Nationwide, food scraps make up 24% by weight of material going into landfills. The EPA says that food scraps are the largest single material by weight that goes into landfills. There are many ramifications. Our towns pay trash haulers by weight. Reducing weight can save tax dollars. Of particular importance, food scraps in landfills produce methane gas that is a hugely significant greenhouse gas.
Therefore, composting has great benefits, not the least of which is producing great fertilizer for our gardens.
What can be composted?
Organic material, including grass clippings, leaves, vegetable food scraps, grains, bread, disease free yard waste, black and white newspaper, printer paper, cardboard, vegetarian animal manure, wood shavings, and sawdust. Paper and cardboard should be cut up to expedite decomposition.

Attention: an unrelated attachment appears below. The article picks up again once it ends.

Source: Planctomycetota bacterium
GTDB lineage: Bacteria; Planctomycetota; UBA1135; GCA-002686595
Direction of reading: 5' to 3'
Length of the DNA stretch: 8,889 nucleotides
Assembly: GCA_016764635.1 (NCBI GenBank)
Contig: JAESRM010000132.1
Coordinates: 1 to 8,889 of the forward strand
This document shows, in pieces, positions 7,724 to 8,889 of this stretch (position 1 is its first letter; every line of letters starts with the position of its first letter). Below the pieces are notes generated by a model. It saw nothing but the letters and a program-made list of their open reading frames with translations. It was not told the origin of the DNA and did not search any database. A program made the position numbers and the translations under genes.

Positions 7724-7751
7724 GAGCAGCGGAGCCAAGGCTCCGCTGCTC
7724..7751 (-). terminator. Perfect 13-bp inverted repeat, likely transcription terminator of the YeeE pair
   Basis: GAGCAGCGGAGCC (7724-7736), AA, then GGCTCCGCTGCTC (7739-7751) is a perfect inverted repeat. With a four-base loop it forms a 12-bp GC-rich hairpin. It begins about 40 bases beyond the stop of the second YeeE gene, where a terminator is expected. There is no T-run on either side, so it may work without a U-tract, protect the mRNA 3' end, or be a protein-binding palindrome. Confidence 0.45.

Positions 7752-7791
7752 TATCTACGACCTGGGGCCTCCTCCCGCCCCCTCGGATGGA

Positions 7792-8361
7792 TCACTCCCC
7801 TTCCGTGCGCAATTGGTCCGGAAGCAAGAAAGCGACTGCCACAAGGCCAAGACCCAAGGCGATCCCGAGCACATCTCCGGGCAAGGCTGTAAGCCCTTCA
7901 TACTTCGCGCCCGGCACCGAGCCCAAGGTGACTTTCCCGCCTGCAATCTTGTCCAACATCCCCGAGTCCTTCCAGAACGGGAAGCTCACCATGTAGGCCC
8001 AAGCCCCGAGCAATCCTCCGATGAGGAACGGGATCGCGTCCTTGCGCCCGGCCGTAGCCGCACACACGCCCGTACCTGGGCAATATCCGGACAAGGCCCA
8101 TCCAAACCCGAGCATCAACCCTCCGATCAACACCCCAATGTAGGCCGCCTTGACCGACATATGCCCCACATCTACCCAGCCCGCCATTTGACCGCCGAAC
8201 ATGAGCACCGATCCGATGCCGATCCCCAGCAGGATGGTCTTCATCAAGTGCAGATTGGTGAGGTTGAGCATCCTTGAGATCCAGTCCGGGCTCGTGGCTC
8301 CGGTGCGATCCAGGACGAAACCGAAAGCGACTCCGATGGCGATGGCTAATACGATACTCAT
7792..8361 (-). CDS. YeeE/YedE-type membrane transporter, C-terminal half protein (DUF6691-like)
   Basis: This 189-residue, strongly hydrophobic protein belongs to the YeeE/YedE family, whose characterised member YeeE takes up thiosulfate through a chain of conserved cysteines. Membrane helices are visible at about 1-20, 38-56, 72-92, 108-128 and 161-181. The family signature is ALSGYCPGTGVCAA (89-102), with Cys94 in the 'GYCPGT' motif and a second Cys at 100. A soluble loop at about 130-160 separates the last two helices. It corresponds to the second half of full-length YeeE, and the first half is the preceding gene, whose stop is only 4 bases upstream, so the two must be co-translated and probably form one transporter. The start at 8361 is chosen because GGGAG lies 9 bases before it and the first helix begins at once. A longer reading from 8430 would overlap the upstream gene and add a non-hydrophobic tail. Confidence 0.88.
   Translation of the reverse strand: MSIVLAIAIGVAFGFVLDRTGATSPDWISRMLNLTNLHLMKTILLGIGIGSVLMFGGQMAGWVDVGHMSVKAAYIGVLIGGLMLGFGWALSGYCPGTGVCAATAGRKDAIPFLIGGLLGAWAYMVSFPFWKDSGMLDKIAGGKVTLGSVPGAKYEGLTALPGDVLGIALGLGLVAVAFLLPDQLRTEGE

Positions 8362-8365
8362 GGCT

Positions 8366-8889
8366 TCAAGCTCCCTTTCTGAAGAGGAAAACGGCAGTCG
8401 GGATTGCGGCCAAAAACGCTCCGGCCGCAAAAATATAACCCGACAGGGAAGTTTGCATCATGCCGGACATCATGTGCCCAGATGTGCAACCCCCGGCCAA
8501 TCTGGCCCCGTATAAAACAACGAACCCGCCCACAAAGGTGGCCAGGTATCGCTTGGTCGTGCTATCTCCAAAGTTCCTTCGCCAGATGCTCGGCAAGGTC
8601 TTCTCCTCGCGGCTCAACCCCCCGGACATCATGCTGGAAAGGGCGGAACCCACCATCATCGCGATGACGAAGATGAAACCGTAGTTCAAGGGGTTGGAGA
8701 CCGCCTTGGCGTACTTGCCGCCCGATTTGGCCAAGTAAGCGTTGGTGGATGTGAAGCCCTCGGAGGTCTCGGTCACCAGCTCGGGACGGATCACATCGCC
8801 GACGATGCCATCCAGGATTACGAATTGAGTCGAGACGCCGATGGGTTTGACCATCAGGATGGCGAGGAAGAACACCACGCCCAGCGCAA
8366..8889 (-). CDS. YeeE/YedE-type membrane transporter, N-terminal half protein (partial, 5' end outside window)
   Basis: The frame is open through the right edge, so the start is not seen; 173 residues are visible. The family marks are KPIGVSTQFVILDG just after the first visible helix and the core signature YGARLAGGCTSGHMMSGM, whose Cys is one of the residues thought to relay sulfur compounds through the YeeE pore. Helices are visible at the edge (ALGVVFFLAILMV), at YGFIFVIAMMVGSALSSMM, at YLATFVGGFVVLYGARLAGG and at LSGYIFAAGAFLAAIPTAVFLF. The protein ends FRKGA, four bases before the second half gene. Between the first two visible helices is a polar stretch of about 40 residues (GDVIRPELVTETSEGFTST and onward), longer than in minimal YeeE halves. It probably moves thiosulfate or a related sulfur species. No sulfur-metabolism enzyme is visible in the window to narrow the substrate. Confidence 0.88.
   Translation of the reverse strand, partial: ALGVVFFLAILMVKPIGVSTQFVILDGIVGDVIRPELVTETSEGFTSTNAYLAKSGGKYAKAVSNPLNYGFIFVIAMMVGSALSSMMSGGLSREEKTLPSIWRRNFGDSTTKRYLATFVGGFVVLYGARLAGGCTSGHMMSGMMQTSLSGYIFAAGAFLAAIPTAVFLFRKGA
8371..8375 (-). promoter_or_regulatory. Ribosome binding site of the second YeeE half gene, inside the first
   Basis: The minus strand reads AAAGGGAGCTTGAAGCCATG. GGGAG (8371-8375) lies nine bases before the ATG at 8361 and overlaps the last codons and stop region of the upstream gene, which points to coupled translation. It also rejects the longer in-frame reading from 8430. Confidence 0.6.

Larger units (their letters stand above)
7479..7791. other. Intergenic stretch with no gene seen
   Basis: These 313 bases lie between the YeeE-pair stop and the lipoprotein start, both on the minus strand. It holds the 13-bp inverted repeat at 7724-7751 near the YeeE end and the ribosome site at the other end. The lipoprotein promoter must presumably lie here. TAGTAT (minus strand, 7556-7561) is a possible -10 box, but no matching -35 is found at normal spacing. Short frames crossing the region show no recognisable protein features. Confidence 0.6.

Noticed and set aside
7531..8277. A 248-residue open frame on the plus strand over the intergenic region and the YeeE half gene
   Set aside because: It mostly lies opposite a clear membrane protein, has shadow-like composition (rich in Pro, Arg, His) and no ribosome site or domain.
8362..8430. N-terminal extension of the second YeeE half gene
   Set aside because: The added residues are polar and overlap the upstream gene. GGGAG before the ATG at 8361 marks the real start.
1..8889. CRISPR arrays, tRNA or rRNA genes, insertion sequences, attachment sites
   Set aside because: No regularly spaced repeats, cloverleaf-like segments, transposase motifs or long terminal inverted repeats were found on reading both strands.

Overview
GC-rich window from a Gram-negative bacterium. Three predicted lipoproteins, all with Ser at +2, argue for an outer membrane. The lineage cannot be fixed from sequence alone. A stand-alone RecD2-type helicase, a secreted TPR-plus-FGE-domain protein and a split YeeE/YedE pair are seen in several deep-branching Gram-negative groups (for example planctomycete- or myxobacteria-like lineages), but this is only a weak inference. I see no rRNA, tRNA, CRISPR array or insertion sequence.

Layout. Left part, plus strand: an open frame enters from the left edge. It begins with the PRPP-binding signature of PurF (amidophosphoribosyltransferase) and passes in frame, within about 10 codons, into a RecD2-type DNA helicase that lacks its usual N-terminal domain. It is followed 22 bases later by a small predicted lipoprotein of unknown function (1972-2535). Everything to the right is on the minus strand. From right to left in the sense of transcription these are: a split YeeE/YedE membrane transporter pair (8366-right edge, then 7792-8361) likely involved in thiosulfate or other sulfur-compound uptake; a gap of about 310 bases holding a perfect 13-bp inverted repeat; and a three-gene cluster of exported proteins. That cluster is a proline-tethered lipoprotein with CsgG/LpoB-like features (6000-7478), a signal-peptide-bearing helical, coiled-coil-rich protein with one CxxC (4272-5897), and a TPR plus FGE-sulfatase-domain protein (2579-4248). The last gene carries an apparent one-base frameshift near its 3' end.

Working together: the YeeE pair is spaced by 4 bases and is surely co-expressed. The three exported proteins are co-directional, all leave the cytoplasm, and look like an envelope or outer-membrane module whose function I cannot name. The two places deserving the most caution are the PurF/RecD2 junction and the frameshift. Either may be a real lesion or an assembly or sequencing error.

What shouldn't be composted?
Diseased yard waste: Plants that are blighted or have died from a fungus or other such problem should not be composted. Composting will not kill the disease and it can spread to other plants.
Meat, fats, dairy products and bones: These products can carry pathogens that are not broken down in composting. They also can attract animals who will be extremely persistent in trying to get into the compost bin!
Manure from carnivorous animals.
There are many great on-line resources for those interested in composting.